Have you ever wondered what the loudest work environment is? According to a 2018 study by the Center for Disease Control and Prevention (CDC), the Agriculture, Forestry, Fishing, and Hunting industries are among the most hazardous for high noise and hearing loss, with the Forestry and Logging industry as the most pervasive. Workers exposed to high noise in the Forestry and Logging industry have “a higher percentage of hearing loss (21%) than all other noise-exposed industries combined (19%)” (CDC, 2018).

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When working in hazardous or high-noise-level conditions, it is important to have the right hearing protection. In many cases, this indicates wearing a headset or earmuff hearing protection device (HPD) with active noise-canceling technology. This analog technology functions by detecting the sound coming into the headset generates signals that are out-of-phase with the offending signals and then cancels them out. This allows any sounds generated within the headset to be understood more clearly (music, radio communications, etc.). Unfortunately, these active noise-canceling headsets have attributes that are problematic.

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Hearing conservation programs are typically designed to protect workers with normal hearing, but they must also consider those workers that have already been impacted by hearing loss or impairment. Many workers in high-noise environments have already experienced varying degrees of hearing loss and may have special needs. What can be done to keep them protected, but still allow them to continue with their daily activities? These workers face numerous challenges, even in quiet environments, including difficulty communicating with colleagues and problems differentiating important sounds or alarms from other background noises. Some workers may even face differing levels of tinnitus or ringing in the ears.

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The past ten years have presented some drastic changes within the two-way industry. The advancement of digital radio portfolios such as Motorola’s MOTOTRBO, Kenwood’s NexEdge, and other DMR vendors have given added value to radio users in commercial and industrial organizations. These integrated solutions and applications for voice and data while increasing capacity and providing digital clarity.

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About 22 million people a year are exposed to potentially hazardous noise levels on the job. That attention-getting statistic was reported in an April 2013 article in The Hearing Journal. OSHA's concern in this area got one Texas limestone fabricator's attention. On September 11, 2014, OSHA laid some heavy fines because the employer failed to list the warning signs emitted by the noisy machinery on their shop floor.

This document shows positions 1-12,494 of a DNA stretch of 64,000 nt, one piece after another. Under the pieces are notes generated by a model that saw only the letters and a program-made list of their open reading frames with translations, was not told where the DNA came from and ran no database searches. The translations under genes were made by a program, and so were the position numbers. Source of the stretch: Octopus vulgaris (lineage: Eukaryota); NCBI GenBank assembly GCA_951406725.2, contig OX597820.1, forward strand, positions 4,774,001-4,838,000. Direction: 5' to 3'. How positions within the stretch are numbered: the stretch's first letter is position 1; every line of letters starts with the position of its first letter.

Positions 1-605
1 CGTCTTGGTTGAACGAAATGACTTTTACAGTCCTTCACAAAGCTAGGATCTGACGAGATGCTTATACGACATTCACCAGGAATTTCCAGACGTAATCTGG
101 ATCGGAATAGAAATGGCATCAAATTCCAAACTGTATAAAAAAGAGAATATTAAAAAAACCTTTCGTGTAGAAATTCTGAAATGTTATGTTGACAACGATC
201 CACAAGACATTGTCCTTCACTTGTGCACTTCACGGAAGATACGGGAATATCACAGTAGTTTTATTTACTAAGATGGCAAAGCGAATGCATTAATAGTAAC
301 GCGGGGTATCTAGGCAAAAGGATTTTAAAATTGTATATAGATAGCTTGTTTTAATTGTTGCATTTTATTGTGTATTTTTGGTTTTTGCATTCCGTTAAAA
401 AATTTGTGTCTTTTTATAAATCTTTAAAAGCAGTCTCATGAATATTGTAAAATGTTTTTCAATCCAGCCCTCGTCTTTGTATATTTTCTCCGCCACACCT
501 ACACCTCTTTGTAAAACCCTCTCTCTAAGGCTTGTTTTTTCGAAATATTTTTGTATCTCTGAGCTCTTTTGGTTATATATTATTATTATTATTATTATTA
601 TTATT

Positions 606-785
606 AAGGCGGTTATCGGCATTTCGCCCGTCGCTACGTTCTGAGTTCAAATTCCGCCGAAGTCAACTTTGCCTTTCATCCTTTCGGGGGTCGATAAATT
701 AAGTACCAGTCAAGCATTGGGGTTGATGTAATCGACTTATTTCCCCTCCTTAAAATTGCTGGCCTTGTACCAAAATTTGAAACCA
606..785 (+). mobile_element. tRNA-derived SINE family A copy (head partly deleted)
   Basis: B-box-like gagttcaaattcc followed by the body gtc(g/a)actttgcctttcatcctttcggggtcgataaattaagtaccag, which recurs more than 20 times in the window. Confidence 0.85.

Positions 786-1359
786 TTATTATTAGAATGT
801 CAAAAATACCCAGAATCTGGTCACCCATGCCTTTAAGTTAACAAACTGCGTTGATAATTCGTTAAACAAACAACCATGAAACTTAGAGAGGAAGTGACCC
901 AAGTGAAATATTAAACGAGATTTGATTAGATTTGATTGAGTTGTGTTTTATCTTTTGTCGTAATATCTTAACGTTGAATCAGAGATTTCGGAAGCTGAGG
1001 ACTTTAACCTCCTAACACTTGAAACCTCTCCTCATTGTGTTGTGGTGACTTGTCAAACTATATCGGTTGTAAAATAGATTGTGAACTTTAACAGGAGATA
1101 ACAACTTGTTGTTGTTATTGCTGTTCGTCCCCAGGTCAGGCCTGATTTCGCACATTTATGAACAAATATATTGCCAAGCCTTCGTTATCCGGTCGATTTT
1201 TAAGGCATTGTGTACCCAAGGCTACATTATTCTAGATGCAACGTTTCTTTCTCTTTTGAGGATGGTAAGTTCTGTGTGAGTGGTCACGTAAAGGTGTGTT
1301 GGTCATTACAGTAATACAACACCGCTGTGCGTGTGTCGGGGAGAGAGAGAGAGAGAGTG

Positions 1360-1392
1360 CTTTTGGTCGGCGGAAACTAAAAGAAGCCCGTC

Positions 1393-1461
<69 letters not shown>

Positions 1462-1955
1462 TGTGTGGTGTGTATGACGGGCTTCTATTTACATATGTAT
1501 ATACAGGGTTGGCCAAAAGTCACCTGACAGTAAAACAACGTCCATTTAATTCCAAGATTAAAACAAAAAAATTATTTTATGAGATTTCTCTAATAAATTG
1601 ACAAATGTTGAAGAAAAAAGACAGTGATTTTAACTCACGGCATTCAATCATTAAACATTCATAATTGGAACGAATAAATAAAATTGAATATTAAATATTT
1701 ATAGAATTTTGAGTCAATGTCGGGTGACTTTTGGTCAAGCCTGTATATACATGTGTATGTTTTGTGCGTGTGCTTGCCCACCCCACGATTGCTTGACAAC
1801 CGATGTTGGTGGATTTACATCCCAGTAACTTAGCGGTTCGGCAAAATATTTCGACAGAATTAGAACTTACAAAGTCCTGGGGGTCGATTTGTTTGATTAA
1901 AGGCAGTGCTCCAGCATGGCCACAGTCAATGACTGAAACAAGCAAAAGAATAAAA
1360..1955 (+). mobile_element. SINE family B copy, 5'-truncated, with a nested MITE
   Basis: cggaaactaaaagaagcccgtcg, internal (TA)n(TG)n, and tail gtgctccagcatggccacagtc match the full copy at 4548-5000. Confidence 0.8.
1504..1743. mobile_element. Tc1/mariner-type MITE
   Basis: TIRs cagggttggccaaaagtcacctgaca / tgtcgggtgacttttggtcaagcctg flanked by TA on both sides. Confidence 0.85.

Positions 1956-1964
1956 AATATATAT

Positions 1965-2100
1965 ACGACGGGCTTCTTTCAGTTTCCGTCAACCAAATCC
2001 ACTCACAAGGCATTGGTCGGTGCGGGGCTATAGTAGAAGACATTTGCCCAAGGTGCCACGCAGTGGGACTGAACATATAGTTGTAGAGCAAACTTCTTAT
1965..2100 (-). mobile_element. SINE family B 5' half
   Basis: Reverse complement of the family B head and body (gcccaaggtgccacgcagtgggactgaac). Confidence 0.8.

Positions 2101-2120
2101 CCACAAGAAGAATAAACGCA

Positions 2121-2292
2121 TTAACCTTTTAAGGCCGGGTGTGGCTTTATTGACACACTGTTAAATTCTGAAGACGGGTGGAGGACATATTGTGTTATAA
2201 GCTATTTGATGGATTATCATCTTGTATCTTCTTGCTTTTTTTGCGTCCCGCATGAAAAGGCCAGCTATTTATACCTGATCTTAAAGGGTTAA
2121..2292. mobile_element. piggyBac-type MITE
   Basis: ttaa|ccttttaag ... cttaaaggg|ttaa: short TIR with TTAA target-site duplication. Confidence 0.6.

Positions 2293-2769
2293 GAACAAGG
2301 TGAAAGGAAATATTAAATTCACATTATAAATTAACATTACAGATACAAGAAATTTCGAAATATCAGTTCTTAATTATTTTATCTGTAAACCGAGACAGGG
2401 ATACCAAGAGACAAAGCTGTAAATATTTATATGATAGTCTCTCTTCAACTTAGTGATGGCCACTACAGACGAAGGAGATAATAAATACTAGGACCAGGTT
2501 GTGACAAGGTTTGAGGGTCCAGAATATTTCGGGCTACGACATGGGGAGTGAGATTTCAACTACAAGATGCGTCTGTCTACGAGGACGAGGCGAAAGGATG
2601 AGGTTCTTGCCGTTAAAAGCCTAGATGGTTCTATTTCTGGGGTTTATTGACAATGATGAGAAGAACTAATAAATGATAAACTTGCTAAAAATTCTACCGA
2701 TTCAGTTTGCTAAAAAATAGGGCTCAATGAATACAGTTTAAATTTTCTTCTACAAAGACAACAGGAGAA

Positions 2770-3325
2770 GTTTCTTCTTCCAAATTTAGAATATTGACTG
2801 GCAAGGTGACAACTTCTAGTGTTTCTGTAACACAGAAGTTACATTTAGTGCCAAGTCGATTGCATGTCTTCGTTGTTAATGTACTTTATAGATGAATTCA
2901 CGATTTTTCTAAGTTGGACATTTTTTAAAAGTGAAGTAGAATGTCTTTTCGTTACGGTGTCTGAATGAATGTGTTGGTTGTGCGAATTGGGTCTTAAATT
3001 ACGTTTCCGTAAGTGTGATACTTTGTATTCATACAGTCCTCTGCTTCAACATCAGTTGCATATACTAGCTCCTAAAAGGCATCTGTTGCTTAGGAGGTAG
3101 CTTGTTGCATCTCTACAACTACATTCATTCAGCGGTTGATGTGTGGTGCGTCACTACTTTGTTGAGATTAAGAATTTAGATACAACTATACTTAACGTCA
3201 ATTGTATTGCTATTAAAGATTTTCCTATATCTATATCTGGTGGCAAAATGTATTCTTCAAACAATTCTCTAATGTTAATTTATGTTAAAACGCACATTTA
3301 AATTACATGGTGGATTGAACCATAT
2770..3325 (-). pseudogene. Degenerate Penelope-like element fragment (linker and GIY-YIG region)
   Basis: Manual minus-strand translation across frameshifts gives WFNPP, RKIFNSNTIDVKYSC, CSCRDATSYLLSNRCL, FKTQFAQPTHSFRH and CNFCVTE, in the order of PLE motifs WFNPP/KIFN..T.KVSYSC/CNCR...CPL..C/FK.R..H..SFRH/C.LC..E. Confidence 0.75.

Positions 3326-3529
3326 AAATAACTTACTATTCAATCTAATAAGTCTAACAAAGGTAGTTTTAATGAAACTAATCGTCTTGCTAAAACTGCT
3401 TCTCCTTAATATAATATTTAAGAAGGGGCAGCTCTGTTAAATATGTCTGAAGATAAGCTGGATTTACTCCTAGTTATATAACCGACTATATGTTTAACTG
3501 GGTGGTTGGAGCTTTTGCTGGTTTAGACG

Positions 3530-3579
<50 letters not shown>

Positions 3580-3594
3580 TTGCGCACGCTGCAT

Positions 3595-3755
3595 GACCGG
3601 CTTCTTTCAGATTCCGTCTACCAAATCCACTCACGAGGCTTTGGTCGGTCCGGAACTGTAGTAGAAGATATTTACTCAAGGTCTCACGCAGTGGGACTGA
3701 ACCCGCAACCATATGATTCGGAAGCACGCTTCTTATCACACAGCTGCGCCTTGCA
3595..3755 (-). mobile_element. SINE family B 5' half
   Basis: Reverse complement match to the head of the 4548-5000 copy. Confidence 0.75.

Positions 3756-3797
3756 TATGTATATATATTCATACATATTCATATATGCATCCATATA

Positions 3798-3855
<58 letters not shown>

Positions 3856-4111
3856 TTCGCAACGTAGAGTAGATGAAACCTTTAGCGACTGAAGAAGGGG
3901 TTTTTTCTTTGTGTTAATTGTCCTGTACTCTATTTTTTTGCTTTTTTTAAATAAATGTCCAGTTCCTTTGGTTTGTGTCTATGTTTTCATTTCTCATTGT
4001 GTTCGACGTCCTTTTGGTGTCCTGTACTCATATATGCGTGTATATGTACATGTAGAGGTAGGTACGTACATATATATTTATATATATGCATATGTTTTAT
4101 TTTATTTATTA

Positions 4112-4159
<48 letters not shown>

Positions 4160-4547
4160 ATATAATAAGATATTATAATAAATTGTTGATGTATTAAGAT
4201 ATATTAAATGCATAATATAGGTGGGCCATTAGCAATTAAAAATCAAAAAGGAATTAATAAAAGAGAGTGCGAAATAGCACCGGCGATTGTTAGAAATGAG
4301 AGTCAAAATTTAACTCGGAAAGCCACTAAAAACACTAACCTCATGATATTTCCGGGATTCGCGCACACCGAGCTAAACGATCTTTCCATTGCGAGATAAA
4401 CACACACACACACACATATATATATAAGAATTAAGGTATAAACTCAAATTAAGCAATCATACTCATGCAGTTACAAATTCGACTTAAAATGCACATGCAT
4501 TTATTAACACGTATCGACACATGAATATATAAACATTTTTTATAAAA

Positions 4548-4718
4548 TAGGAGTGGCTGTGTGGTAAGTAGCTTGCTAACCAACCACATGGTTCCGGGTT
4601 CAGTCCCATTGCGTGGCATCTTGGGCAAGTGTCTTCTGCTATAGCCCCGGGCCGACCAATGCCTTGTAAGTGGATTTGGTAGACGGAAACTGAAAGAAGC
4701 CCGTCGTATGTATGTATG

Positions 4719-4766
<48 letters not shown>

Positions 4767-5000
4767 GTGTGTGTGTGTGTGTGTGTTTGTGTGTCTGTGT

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Workplace hearing protection programs typically focus on individuals with normal hearing. But what about workers who already suffer from some level of hearing loss?  Even in quiet environments, workers with hearing loss face a number of challenges, including difficulty communicating with colleagues and problems with differentiating important sounds above background noises.

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According to the CDC (Centers for Disease Control and Prevention), an average of 22 million workers in the United States are exposed to dangerous levels of noise in the workplace. Considering that approximately $242 million is spent each year on workers’ compensation for disability due to hearing loss, it is imperative that companies take a proactive approach to preventing hearing problems. Ongoing exposure to noise levels that exceed 85dB is able to cause substantial hearing damage. OSHA (Occupational Safety and Health Administration) recommends that workers are not exposed to noise levels that exceed 85dB for extended periods of time.

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Every year, people around the world invest time in creating a list of New Year’s resolutions they hope to keep. In fact, about half of adults in the United States make them, according to IFLScience.com. The troubling thing is that only about 10% end up keeping them longer than a few months.

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According to OSHA (Occupational Safety & Health Administration), about 30 million people are exposed to noise a year on the job, and it’s been one of the biggest concerns in the US for nearly 3 decades. In fact, there are quite a few high-noise environments where workers are exposed to harmful levels of noise.

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